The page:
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Choosing an alternative route for the Keystone XL pipeline will cost TransCanada Corp. time, money, and could send it through other environmentally sensitive areas, industry analysts say.
But it’s also the best chance that the Calgary-based company has to move forward on the massive $7-billion project. With a new route, some previous critics have melted away.
Nebraska Governor Dave Heineman, who had been an opponent, said he has asked the Obama administration to move quickly to push the project forward.
“Our most important objective all along was to move the route. So if we can expedite the supplemental environmental impact assessment and get moving on the construction of the pipeline, we’re all for that,” he said in a press conference in Nebraska Tuesday.
He wants the Department of State, which has to approve Keystone XL because it crosses the border between Canada and the United States, to do the same.
Meanwhile, U.S. environmental groups say they will continue their fight to prevent the 2,700-kilometre pipeline from ever being built.
TransCanada did an about-face Monday and announced it would re-route its controversial Keystone pipeline project, first announced in July, 2008.
The move came just days after the U.S. State Department deferred a decision on the pipeline to consider alternative routes. That delayed a final decision until after the 2012 presidential election.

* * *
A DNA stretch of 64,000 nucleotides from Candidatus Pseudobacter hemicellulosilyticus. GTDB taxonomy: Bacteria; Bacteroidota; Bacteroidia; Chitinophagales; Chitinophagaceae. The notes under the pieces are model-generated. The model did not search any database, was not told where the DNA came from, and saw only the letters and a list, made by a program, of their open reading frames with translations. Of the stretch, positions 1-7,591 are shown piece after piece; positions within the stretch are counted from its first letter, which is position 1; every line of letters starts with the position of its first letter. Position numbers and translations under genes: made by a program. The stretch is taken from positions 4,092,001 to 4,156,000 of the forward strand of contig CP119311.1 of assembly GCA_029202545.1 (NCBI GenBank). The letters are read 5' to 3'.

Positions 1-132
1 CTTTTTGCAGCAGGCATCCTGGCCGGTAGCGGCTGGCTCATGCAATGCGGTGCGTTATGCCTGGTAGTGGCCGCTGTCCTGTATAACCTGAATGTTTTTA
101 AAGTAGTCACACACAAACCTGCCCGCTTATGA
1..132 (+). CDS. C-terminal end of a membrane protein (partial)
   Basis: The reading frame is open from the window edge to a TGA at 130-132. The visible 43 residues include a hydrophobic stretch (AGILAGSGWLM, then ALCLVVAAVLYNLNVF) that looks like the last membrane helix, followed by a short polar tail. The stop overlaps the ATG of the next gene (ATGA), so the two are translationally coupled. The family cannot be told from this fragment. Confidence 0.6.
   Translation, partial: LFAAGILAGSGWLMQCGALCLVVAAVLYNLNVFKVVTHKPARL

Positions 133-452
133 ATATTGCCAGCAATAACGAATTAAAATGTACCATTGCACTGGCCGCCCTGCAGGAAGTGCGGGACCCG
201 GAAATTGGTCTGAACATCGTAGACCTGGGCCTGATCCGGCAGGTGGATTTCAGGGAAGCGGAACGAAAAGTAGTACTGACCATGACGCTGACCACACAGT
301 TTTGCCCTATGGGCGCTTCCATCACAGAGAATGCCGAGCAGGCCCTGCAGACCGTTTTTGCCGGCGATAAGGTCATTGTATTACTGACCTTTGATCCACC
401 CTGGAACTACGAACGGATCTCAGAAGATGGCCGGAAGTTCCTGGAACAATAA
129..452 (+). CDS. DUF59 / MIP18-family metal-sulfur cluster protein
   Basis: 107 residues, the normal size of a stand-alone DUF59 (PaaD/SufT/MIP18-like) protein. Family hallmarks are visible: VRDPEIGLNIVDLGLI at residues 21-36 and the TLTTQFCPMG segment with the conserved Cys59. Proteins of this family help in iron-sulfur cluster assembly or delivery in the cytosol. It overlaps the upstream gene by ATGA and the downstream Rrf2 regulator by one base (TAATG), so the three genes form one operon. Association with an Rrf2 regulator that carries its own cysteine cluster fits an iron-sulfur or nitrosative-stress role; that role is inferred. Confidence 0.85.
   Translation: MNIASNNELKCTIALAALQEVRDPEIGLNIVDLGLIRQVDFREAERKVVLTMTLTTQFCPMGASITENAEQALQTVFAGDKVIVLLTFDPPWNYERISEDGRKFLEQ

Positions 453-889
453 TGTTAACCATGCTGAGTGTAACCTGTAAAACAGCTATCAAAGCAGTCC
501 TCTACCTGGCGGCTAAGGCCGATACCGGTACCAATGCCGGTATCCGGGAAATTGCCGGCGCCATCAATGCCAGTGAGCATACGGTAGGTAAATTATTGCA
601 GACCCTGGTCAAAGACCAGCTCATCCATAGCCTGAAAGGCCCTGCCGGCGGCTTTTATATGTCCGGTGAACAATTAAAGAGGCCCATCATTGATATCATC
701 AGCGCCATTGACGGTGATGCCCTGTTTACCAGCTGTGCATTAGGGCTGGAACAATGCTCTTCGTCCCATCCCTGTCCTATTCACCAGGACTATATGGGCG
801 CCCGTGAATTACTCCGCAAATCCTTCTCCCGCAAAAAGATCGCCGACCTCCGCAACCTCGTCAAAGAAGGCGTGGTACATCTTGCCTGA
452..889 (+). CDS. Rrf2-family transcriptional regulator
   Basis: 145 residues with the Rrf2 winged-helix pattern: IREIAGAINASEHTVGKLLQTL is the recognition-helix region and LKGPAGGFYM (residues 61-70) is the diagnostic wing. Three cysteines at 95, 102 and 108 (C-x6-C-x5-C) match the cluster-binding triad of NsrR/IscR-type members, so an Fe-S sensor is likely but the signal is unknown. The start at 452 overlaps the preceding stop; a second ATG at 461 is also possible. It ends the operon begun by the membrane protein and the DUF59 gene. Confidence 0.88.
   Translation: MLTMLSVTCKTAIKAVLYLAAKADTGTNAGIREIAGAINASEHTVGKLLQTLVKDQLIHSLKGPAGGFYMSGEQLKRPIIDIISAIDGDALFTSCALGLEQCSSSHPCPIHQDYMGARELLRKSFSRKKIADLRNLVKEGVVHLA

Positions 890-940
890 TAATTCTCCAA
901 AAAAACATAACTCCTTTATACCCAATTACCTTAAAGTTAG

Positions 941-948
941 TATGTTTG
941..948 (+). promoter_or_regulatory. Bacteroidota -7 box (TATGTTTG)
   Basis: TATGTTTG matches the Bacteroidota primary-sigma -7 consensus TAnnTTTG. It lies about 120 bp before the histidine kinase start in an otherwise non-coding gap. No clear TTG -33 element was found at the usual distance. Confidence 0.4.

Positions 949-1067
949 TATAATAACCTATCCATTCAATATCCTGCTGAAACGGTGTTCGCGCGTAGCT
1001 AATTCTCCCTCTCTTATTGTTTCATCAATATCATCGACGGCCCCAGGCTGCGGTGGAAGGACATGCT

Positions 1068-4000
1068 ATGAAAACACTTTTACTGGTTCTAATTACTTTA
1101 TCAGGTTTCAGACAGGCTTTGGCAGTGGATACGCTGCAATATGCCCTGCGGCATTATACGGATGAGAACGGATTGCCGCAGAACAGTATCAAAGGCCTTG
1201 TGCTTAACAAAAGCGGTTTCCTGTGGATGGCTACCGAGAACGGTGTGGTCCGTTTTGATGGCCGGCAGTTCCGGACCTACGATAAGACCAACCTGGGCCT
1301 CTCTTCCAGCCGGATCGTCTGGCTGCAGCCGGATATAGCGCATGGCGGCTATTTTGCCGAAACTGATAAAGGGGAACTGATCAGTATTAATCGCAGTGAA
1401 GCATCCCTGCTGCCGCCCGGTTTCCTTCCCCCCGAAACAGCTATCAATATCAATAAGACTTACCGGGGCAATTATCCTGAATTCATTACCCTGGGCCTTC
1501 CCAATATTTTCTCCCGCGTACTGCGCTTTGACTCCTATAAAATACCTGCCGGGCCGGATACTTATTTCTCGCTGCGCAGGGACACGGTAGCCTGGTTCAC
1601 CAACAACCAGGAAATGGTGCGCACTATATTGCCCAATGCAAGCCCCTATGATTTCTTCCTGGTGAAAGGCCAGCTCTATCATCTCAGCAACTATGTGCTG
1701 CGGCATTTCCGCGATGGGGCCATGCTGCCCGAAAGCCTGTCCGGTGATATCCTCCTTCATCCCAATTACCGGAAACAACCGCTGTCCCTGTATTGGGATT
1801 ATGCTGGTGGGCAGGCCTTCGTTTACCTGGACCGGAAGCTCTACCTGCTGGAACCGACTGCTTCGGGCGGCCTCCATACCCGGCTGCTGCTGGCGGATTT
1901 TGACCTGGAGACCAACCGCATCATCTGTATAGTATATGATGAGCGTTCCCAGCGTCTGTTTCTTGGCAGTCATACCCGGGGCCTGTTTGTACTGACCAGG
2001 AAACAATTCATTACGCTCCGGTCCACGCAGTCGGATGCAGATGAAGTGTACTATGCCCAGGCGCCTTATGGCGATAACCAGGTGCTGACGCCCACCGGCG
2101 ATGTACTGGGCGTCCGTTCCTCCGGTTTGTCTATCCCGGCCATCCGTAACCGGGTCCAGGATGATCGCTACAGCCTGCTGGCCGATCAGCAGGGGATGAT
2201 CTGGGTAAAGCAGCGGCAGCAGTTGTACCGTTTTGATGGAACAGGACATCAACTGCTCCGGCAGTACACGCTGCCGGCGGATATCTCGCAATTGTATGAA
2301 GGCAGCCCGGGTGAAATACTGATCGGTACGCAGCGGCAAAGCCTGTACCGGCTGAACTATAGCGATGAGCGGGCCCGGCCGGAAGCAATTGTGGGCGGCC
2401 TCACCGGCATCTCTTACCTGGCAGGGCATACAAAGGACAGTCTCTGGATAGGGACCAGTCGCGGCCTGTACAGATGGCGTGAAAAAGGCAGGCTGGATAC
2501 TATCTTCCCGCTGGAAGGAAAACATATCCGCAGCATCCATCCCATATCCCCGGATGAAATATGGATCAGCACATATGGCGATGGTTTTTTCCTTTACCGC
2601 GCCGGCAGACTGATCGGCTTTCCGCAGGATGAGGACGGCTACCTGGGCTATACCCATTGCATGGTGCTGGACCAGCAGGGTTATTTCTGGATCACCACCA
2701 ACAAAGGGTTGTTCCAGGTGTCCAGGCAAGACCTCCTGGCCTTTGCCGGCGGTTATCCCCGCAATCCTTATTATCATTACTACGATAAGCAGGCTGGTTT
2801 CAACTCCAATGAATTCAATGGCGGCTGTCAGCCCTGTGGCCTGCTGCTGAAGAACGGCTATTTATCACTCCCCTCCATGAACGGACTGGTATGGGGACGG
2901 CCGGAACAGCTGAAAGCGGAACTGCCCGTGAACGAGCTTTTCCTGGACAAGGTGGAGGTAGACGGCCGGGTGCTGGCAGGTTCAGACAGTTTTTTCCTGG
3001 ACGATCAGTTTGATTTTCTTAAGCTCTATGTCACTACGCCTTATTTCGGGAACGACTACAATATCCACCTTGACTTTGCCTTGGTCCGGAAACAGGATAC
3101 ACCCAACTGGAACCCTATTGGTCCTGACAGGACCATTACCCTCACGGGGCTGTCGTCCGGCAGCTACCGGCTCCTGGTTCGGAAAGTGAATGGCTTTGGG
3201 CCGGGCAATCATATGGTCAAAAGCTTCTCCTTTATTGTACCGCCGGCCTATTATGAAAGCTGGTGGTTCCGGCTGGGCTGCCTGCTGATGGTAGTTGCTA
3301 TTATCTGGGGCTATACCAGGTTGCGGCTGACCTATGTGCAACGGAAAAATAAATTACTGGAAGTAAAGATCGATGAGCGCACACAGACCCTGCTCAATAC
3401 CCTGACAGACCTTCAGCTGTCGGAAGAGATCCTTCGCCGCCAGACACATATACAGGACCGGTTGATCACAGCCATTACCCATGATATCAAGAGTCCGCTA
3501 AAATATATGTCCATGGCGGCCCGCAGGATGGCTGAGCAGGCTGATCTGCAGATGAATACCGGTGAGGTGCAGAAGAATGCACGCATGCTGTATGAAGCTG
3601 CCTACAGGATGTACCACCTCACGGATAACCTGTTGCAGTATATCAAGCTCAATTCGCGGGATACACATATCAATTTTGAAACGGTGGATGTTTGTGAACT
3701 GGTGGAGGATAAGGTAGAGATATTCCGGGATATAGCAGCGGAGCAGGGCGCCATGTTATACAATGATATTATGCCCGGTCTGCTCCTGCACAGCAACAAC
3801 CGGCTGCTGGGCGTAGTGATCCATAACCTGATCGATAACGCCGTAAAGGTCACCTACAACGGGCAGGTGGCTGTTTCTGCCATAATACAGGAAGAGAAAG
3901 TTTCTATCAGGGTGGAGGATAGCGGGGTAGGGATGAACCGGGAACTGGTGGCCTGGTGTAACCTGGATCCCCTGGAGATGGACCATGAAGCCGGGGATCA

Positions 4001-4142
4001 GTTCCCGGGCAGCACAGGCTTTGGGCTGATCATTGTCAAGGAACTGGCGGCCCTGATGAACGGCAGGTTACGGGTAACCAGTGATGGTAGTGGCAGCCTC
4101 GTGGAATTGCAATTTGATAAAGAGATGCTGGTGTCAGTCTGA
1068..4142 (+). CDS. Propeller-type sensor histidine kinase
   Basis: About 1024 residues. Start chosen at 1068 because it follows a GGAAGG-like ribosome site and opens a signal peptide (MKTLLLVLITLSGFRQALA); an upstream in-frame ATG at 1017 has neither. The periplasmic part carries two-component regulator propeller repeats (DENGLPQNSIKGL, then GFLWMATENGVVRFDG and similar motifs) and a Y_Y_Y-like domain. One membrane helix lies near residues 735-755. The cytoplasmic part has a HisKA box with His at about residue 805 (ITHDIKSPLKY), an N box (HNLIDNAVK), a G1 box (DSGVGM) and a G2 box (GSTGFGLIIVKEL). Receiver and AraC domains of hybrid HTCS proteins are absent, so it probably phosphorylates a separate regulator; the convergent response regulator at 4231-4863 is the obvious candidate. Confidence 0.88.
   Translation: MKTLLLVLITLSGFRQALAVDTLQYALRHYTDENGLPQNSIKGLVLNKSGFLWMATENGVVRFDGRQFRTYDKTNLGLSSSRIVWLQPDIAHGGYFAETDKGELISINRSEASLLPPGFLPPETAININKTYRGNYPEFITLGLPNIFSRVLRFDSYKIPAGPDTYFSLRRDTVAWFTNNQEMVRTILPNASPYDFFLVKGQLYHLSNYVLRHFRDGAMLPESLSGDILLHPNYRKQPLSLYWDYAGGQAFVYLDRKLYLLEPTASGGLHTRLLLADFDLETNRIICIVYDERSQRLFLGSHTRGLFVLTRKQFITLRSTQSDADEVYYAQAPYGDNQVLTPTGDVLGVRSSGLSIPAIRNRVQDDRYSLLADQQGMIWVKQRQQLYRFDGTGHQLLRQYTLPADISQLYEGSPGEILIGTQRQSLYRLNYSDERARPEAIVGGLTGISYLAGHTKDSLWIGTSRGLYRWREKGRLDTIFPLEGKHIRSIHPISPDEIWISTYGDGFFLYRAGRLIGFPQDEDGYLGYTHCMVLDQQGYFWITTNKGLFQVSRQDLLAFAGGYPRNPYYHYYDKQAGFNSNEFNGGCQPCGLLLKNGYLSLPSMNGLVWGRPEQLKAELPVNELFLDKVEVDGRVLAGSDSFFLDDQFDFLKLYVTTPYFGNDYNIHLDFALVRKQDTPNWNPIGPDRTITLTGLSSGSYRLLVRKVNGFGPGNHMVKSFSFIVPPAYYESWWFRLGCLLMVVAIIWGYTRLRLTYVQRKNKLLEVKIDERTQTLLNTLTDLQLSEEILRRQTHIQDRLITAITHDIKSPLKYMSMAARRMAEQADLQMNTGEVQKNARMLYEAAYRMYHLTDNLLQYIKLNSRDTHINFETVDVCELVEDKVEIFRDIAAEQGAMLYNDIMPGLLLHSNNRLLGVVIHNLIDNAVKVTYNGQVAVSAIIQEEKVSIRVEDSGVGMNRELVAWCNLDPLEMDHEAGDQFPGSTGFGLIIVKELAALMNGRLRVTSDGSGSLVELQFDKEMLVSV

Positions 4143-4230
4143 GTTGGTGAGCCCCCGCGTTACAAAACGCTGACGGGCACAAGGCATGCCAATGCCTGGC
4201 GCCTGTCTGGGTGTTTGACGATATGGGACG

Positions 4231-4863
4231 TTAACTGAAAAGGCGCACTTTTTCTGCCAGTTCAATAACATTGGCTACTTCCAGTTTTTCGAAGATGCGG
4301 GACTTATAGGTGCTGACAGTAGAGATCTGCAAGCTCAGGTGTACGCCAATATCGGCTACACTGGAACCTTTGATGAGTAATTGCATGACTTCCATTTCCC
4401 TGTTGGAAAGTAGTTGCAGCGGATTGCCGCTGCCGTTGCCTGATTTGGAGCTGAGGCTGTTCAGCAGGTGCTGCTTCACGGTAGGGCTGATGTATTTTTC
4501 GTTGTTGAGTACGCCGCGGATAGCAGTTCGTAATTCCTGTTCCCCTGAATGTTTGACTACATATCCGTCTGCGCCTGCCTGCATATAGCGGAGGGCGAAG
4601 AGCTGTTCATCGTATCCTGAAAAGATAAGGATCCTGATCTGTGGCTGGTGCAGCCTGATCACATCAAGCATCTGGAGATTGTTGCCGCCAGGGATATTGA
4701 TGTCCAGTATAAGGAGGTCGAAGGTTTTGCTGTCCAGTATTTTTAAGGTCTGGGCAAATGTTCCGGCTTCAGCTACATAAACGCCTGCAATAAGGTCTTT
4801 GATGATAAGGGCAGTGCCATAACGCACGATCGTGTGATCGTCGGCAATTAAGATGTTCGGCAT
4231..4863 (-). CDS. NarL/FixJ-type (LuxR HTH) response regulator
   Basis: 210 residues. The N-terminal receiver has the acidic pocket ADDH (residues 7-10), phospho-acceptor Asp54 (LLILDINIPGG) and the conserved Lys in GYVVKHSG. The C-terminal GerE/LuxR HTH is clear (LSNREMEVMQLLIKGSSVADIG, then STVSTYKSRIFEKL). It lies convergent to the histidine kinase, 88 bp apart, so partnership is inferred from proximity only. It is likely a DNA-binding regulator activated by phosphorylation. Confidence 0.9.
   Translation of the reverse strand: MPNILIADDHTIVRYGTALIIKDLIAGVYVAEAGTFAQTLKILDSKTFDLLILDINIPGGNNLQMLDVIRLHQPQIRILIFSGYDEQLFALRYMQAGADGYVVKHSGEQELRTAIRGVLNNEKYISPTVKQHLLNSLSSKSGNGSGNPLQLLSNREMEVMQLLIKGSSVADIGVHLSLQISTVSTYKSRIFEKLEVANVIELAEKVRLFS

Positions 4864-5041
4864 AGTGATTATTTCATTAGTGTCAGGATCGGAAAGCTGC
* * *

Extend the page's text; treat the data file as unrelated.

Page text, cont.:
The controversial project, if built, would deliver 700,000 barrels a day of crude from Alberta’s oil sands to refineries in Texas.
There are currently several alternative routes on the table, analysts say.
One, known as the I-90 Corridor, would take the pipeline down through South Dakota. It would cost an additional $473 million and run 114 km longer. But this route would also cross the Missouri River twice more than the original proposal, and presents “significant technical challenges,” analyst Steven Paget of FirstEnergy Capital Corp. wrote in a research report after the delay was announced last week.
Another route, dubbed the Northern Border route, would make the overall pipeline 166 km longer.
“Both of these routes have significant challenges of their own, cross other environmentally sensitive areas, and would certainly cost more money,” Paget wrote in his report.
Paget believes rerouting will delay the pipeline by another 18 months.
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